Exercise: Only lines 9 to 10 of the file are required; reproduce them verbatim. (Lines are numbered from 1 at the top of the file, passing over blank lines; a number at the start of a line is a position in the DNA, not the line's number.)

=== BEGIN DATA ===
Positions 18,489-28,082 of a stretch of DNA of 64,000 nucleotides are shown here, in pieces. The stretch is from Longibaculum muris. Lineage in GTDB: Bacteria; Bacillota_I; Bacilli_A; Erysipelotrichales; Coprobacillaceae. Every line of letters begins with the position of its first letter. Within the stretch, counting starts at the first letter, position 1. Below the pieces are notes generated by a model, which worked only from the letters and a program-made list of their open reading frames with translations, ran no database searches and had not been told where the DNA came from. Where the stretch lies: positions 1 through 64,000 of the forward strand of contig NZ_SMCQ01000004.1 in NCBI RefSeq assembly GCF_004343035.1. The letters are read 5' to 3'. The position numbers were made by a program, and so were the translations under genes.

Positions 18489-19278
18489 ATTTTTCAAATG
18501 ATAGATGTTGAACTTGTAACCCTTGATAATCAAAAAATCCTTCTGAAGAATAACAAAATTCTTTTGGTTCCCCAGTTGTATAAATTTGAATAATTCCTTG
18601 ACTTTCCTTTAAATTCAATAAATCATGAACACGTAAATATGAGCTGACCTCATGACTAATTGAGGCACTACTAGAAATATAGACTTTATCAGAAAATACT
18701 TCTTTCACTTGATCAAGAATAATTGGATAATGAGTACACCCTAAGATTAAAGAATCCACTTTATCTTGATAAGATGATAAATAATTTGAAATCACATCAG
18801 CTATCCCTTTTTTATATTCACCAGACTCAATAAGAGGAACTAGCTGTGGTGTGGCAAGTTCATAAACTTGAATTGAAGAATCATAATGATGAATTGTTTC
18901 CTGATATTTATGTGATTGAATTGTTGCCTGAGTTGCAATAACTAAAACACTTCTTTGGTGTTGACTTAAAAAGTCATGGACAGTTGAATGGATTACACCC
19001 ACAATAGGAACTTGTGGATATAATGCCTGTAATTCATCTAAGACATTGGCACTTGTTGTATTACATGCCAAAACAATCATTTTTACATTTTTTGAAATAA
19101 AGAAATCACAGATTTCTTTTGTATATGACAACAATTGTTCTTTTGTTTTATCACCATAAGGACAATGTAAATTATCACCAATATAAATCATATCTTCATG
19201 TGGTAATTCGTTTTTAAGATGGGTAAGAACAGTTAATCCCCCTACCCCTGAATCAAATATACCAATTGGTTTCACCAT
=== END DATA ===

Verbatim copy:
19001 ACAATAGGAACTTGTGGATATAATGCCTGTAATTCATCTAAGACATTGGCACTTGTTGTATTACATGCCAAAACAATCATTTTTACATTTTTTGAAATAA
19101 AGAAATCACAGATTTCTTTTGTATATGACAACAATTGTTCTTTTGTTTTATCACCATAAGGACAATGTAAATTATCACCAATATAAATCATATCTTCATG